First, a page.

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DRIVE-BY SINGING

by Stuart W.    
Torah from Dixie Staff Writer    

"Then Moses and the Children of Israel sang this song. . ." (Exodus 15:1).

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"Then Moses and the Children of Israel sang this song. . ." (Exodus 15:1).

"Well, that's enough Torah for one day," said Dave, as he closed his Artscroll Chumash. He had just finished reading about the splitting of the Red Sea, and was beginning to study the song that the Israelites sang after this miraculous event, when he realized that he had almost forgotten about the game. "It's a good thing I remembered to 'split'," he laughed, "the game's about to start."

Dave headed for his car a 1999 Corvette. "What a beauty. I sure am lucky to have her," he thought as he got into the car. Putting his Chumash in the back seat, he closed the door and started the engine. VROOM, went the engine as Dave sped off to go to his friend's house to watch the Super Bowl. It was a snowy day, but Dave had driven in worse weather. For the time being though, he would play it safe.

Going only 15 miles per hour was a sure way to miss the game. Dave knew he had to speed up. He pushed on the gas pedal, and slowly the odometer went from 15 to 20 to 25 to 30. "Hey, I'm doing alright," Dave thought, and relaxed in his seat. Just then, he heard a skidding sound. "Uh-oh," said Dave, as he lost control of the wheel. He tried to brake and turn towards the road, but to no avail. The Corvette was heading for a ditch. Dave felt himself being pulled sideways as the car went down the hill. Then, suddenly, the car stopped. Dave sighed in relief. He looked up, and saw his car door above his head. He opened the door and climbed out. The car was on a 45 degree angle on a hill, and could have easily flipped over. Dave reached for his cell phone and called AAA. Within a half-hour a tow truck was there, and five minutes later the car was back on the road.

Dave just stood on the side of the road staring at the car. He had all but forgotten about the game. The Corvette had no damage and, more importantly, Dave's body remained unscathed. "Wow," he finally blurted out. "I could have been killed!" Dave realized he had to do something. He could not just forget what had happened. He was like the Israelites at the Red Sea whom he had read about. They had expected seemingly inevitable doom at the hands of the Egyptians, and were miraculously saved by Hashem. Likewise, Dave had thought the worst would happen, yet he was saved. There was not even any damage to his car. He had to do something to preserve this moment so that he would never forget it. Dave reached into his car and pulled out the Chumash. Then, verse by verse, he began to sing the famous Song at the Sea, which the Jewish people sang after they witnessed their Egyptian taskmasters perish in the Red Sea. People driving by began to slow down to gape at this nut singing in the snow, but Dave did not care. Louder and louder he sang, until he finished with the verse, "Hashem will reign for all eternity" (Exodus 15:18).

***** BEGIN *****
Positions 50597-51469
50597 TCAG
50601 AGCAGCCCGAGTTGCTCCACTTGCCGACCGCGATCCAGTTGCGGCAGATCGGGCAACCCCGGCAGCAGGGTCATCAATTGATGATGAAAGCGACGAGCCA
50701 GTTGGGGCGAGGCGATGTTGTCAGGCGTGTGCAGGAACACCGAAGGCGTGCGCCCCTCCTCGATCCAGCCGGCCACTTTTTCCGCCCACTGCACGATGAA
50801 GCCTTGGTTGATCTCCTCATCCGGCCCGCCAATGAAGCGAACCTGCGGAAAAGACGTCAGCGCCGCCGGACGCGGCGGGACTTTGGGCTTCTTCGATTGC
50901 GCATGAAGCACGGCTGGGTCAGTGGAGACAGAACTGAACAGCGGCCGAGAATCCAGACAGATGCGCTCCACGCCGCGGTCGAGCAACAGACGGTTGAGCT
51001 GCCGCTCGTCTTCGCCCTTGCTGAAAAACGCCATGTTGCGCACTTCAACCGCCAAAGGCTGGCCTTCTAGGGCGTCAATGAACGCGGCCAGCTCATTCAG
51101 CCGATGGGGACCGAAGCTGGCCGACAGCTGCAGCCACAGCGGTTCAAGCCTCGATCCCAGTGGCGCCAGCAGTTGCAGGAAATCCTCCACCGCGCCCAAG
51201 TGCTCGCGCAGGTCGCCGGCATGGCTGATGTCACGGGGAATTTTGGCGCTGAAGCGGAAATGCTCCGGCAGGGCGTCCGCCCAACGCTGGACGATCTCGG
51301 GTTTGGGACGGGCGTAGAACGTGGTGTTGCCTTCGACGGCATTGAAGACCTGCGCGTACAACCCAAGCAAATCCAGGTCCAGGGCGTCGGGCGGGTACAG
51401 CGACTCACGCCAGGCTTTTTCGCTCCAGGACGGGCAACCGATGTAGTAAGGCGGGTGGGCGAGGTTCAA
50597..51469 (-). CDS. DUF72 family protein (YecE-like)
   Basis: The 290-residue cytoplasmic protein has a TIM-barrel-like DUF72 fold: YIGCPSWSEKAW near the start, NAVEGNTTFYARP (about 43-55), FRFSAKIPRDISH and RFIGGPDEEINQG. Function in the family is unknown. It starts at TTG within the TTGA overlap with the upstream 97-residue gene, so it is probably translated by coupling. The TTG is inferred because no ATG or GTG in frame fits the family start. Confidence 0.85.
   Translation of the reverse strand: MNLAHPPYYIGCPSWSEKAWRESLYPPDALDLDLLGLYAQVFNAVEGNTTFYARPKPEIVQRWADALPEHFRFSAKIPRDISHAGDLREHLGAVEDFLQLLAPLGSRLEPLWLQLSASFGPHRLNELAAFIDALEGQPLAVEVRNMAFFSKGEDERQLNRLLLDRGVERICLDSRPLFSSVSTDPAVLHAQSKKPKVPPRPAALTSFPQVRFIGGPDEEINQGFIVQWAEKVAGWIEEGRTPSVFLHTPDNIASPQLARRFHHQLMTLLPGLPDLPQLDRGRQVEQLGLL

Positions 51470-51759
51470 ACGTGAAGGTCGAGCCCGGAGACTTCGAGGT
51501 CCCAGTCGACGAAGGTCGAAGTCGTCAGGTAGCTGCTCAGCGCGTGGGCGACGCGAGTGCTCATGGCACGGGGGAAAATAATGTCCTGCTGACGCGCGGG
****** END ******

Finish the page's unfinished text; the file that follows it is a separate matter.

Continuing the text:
The next morning, Dave went to synagogue earlier than he usually did. He requested from the rabbi that he be called to the Torah. After completing the blessings on the Torah with intense concentration, he then began the thanksgiving blessing recited by those who have been saved from a precarious situation: "Blessed are You, Hashem, King of the universe, who bestows good things upon the guilty, who has bestowed every goodness upon me."

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